With a pinch of Lavender

Jeff Bits | January 18, 2011

The living room was bright from the May sun, and flower petals floated by my window instead of snow. The neighbors were mowing their lawn, and the scent of freshly cut grass came in through the open window, accompanied by the engine whirr of the mower. I stepped to the couch, the pillows, canvas ones with that came with sailboats sewed on, were flat so I plumped them.

I looked at the bookshelf—something was off. I ran my fingers over the seams, checking the order of the titles. They were alphabetical by author and then by title, the way my mother taught me. The monitor for my desktop lit up and then turned off. Must have been a power surge from the summer heat. I checked the cord, on the base of the wall behind the desk, lightly bumping my head on the window sill. Just a surge, no problem.

The bookshelf was looming in the small and sunny room. I climbed on a chair to see the titles at the top—all a’s in a ro. Maybe Jeff had borrowed one, he was always borrowing my books without asking. I climbed down and counted titles, a-z. All accounted for. I decided to dust.

I pulled out the dusting spray and paper towels. Coffee table, desk, all smooth, shiny and lemon scented. I sprayed the paper towels and ran them over the bookshelf. How long had it been since I dusted? The light blue paint shone brighter in the sun. I put a hand on the shelf to reach the side. The bookshelf tipped. I let go, and it righted itself. I looked behind it, sometimes mice and objects got in back there. Nothing. Then I saw the corner of a book sticking out from under one of the little feet of the structure.

I could only see the corner, but it was gray, probably one of my old copies I didn’t read anymore. I didn’t want to pull it out and have the whole thing fall on top of me, pinning me for hours. I checked under the other supporting feet, maybe the whole thing was standing on books. When I got to the left side, I found a blue book corner, and a severed big toe, bleeding into my rug. The next door mower turned off with a sigh and the room was quiet again.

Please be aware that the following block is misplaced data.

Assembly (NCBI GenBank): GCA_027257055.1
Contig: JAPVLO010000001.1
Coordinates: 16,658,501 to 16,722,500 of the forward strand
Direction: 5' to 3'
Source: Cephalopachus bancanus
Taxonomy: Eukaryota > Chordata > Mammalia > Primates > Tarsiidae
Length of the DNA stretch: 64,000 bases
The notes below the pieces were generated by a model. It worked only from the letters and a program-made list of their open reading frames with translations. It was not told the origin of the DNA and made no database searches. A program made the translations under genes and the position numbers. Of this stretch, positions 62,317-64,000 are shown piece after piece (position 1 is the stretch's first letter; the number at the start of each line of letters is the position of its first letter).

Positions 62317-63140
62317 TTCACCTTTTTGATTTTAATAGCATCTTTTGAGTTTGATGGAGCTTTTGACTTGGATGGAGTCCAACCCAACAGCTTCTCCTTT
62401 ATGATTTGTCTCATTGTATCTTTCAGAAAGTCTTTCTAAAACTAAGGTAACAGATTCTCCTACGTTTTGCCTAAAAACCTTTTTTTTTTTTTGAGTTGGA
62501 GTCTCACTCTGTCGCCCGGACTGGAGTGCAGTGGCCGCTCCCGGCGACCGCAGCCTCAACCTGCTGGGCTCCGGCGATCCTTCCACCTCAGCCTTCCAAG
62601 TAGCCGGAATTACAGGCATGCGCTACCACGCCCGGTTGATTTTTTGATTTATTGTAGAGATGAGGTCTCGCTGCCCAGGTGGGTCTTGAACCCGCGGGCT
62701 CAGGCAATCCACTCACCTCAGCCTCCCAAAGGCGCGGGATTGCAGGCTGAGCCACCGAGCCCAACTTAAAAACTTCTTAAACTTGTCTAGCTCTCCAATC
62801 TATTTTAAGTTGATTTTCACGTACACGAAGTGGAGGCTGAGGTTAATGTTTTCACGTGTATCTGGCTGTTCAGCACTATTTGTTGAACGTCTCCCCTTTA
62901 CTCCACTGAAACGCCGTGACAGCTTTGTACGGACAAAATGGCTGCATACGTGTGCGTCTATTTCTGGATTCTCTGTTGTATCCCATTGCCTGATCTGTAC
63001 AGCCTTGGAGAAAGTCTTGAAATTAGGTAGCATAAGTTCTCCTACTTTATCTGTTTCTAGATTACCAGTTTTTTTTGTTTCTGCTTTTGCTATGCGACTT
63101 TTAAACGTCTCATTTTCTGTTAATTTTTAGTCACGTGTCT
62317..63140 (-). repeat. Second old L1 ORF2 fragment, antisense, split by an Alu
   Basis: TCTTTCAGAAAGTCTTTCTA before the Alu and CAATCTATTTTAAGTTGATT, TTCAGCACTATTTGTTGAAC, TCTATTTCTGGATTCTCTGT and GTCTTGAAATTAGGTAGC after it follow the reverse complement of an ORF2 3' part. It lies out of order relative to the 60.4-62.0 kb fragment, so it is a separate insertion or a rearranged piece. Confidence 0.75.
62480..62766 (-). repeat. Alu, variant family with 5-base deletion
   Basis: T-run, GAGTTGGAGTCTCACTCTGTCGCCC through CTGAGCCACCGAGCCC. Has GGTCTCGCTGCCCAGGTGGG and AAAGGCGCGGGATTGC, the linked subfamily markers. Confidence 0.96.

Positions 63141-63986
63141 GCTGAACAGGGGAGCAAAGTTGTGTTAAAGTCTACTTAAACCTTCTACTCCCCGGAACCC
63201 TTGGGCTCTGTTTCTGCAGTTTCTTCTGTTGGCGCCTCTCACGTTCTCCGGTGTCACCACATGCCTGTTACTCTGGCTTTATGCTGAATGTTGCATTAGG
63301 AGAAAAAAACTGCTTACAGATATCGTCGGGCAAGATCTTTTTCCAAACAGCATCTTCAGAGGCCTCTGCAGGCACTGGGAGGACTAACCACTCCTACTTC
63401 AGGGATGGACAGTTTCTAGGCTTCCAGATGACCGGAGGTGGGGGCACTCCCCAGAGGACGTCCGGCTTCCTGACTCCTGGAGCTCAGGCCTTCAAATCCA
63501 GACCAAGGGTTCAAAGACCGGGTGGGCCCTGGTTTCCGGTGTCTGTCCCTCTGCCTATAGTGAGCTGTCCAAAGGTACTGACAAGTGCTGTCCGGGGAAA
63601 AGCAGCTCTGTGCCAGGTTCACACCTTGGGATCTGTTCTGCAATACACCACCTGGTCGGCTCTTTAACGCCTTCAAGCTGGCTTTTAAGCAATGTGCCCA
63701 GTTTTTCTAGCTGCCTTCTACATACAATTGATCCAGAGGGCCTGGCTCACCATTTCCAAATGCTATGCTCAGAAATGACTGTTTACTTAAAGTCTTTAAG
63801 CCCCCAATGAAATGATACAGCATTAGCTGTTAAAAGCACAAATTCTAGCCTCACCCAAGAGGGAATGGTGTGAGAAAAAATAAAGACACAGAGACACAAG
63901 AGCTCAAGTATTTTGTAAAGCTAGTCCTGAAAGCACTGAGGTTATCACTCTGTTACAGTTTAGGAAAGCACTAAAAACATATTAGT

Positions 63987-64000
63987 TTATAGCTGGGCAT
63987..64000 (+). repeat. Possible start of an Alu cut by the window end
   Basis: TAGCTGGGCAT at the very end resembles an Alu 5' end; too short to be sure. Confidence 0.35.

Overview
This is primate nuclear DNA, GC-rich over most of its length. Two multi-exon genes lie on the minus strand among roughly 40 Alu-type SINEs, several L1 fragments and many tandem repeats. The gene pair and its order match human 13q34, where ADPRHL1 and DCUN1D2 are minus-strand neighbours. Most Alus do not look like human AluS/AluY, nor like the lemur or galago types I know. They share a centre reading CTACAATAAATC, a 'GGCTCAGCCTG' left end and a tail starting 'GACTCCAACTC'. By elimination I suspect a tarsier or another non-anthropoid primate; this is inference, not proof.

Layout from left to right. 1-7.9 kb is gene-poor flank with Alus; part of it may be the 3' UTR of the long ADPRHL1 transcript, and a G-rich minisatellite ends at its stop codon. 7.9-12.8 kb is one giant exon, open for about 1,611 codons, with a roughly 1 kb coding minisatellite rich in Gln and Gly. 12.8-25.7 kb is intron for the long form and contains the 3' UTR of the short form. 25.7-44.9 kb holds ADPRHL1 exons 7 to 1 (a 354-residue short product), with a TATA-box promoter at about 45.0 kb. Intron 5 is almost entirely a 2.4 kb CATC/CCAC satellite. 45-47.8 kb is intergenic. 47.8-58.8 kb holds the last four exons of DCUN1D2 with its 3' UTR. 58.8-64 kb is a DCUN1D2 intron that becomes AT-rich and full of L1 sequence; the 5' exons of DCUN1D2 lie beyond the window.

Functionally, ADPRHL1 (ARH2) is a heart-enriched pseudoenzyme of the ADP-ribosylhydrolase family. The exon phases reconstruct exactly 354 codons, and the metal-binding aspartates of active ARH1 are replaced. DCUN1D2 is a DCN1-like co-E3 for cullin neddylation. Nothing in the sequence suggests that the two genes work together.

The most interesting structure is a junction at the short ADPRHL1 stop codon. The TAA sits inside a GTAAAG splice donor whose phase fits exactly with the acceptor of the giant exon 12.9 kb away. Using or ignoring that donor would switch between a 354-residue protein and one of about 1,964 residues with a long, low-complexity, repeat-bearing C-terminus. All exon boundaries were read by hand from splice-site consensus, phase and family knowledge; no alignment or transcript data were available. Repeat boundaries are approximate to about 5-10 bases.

I stared at the toe that was staining my carpet. I didn’t know how long it had been there, but it was Jeff’s— the long nail and toe knuckle hairs I was so used to seeing in sandals, now detached and sitting under the corner of my bookshelf. I hoped he was okay, but I didn’t want to find the rest of him — not my bohemian boyfriend, not in pieces. He owed money for that recording studio that burned down, I knew that. Maybe it was just the toe, maybe doctors could reattach it.

I picked up the toe in two fingers, carrying it into the kitchen to find some Ice, that’s what was supposed to happen, ice on detached digits. I could save the tow, and Jeff wouldn’t be missing anything. I opened the freezer. The ice box was full, but there was his other toe, toe knuckle hair and all.

I didn’t want to find the rest of Jeff. I washed my hands in the sink until I had no more toe blood on me; it was all in my freezer with the ice and the matching set of severed digits. Under the dish towel I found a finger. I put it in the freezer. Under the kitchen chairs I found the rest of his left hand. I went through the house, like a morbid Easter egg hunt. Under the dresser, behind the television, beneath the curtains, under the table, in my slippers, in the shower, the washing machine, the laundry basket, the umbrella stand, the coat closet, all bits of Jeff. I laid out what I found in the kitchen. I started with his toes, couldn’t find the baby toe of the left foot. Then the legs, abdomen, arms, neck, head. I pieced him back together, the blood running in rivulets on my clean floor. I sat next to what I’d done, the great Jeff puzzle. I looked at him, at the long hair I knew smelled like my lavender shampoo. I sat and he lay in pieces, and we stayed like that for a while. I didn’t want to clean up the Jeff blood through my house. The sun was setting outside, and the evening air blew cool through the house. I got up and washed my hands again, no more Jeff left on me. I left him like that, on my kitchen floor, locking the door behind me. Outside, the fireflies and flower petals floated around my face as I walked down the driveway and onto the road. I went to the park and sat on a bench for a while, I don’t know how long.

*          *          *

When I came home, Jeff was still lying there; I didn’t know why I hoped he would be gone by the time I got back. But there he was, like tiles without grout.

“Hey. Where’d you go?” Jeff asked.

“To the park. It’s nice out.” I said, sitting next to him.